Now, after engaging French troops to fight the Islamic forces in the North, France took over military control of Mali. After having defeated the invaders, and chasing them out of Timbuktu and other northern cities, and disarming factions of the rebellions, the French military banned the Malian army from Kidal, the central city of the northern Azawad region. The territory is claimed by different rebel groups, but it is under the de facto control of the mainly Tuareg MNLA (National Movement for Liberation of the Azawad). France allowed the rebels to occupy the area, reorganise and later gain a place at the post-war negotiations table.

France has openly supported the MNLA for a long time and insisted that they be a party to the negotiations with the Malian government who did not want to negotiate with the Tuareg rebels. Then the French put on the agenda the division of Mali into two parts, despite the Malian refusal. There was a short interval of peace and hostilities started again. The French realised that they could no longer afford the military costs of the Malian war and persuaded the UN to send peacekeepers to Mali.  In December 2013 France announced 60% reduction in its troops deployed in Mali to 1,000 by March 2014. Interim peace deals were agreed but were quickly broken. By August 2016 there continued to be attacks on foreign forces. More than 100 peacekeepers have died since the U.N. mission’s deployment in Mali in 2013, making it one of the deadliest places to serve for the U.N.

The French were satisfied that the bulk of the expenses for the capturing of Mali in the web of Françafrique were being paid for by the “international community” (the UN, the US, and ECOWAS). In 2015, the European Union also joined to promote France’s ambitions. France got its military pact with Mali and control of the country. This seemed such a good idea the French then expanded its ambitions to pursue the military options of Operation Barkhane based in Chad to cover Mali, Burkina Faso, Mauritania and Niger and make sure that the costs of this expansion of the reach of Françafrique were being passed on to the ‘international community’; the large part of which is the U.S. taxpayer (directly and indirectly).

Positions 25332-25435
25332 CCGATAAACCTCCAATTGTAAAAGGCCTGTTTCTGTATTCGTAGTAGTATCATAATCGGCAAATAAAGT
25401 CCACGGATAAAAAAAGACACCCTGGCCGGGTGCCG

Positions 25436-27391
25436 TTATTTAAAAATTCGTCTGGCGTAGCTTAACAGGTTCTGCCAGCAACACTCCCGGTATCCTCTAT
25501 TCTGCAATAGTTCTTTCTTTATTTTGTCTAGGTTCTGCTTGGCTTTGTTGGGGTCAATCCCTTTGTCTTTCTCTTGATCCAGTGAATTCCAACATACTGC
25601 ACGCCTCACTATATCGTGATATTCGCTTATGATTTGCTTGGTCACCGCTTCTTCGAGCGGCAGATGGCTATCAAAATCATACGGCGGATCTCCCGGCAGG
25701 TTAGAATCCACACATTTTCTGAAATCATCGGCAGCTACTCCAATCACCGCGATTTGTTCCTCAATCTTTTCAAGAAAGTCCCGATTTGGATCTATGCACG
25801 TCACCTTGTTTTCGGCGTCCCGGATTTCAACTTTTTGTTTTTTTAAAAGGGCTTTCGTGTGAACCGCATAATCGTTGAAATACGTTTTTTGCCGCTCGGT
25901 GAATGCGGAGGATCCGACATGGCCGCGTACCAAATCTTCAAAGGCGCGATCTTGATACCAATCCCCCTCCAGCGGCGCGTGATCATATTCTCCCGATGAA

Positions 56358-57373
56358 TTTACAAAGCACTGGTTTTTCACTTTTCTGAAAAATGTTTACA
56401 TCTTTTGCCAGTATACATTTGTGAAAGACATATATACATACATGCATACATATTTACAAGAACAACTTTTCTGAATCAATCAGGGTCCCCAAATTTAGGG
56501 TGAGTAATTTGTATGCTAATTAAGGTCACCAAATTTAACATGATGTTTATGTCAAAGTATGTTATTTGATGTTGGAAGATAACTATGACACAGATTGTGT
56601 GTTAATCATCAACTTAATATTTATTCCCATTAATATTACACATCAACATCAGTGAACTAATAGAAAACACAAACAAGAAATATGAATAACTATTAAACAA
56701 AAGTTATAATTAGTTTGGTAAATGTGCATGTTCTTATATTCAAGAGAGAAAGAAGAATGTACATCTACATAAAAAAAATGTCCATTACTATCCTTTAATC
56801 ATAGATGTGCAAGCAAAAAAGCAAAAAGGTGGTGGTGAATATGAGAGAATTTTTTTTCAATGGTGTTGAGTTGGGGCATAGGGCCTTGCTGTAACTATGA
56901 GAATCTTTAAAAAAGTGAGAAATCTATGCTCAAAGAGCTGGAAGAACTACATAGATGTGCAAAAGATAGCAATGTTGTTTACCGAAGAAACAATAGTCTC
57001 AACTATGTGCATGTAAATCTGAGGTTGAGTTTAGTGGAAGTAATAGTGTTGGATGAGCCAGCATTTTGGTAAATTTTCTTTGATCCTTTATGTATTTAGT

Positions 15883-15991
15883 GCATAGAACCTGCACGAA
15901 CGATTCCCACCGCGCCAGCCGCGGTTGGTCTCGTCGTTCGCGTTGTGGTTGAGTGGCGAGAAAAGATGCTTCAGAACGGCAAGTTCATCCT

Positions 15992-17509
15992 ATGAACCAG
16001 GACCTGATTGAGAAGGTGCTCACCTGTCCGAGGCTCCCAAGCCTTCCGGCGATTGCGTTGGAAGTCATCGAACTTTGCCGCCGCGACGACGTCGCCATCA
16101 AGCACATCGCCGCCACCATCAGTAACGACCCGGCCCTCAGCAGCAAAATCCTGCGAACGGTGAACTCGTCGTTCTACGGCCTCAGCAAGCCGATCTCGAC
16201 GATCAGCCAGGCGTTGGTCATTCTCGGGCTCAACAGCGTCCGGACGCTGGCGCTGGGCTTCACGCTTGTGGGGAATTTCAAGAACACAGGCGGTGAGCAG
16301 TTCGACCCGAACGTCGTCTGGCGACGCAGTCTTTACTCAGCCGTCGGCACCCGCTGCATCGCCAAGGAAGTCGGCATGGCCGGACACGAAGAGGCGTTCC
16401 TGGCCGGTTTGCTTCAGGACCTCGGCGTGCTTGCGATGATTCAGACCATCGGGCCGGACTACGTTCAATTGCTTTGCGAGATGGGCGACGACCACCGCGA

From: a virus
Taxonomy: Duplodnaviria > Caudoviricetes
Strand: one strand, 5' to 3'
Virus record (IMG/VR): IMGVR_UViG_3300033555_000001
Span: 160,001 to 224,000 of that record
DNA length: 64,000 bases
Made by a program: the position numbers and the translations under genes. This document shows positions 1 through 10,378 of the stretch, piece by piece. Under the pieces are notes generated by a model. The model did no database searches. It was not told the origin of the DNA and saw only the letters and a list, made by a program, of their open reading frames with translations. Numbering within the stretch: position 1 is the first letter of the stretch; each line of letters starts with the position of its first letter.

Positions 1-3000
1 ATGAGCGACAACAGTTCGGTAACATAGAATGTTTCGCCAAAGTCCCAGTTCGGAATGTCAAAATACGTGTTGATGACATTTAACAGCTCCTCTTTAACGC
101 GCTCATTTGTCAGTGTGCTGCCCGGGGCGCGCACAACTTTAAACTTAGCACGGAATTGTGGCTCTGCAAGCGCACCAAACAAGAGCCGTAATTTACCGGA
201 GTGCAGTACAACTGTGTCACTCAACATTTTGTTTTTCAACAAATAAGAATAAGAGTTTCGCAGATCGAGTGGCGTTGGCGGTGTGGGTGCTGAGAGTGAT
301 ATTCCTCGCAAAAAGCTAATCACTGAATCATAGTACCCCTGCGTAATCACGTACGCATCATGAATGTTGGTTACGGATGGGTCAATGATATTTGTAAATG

The same situation emerged in Niger and the Central African Republic. The French intervened militarily in domestic disputes which they created and took over de facto control of the countries. Claiming that this was a battle against “terrorism” the French were able to pass on the costs of their reoccupation of their former colonies using European, UN and, mainly, U.S. taxpayer money. Both African countries remain at war with domestic enemies in conflicts created by France and perpetuated by French policies towards reinstalling the rigours of Françafrique; all in the name of counter-terrorism. The U.N., the E.U. and the U.S. don’t get a chance to decide who is the enemy in francophone Africa; this is decided by France. They only get to pay for it and use their military to train the soldiers who keep Françafrique in place.

Perhaps the current NATO meeting in Brussels will make it clear to the new Macron Government that the U.S. is capable of choosing its own enemies and, as in the time of de Gaulle, the U.S. is not in the business of preserving French neo-colonial rule on the continent.

Source*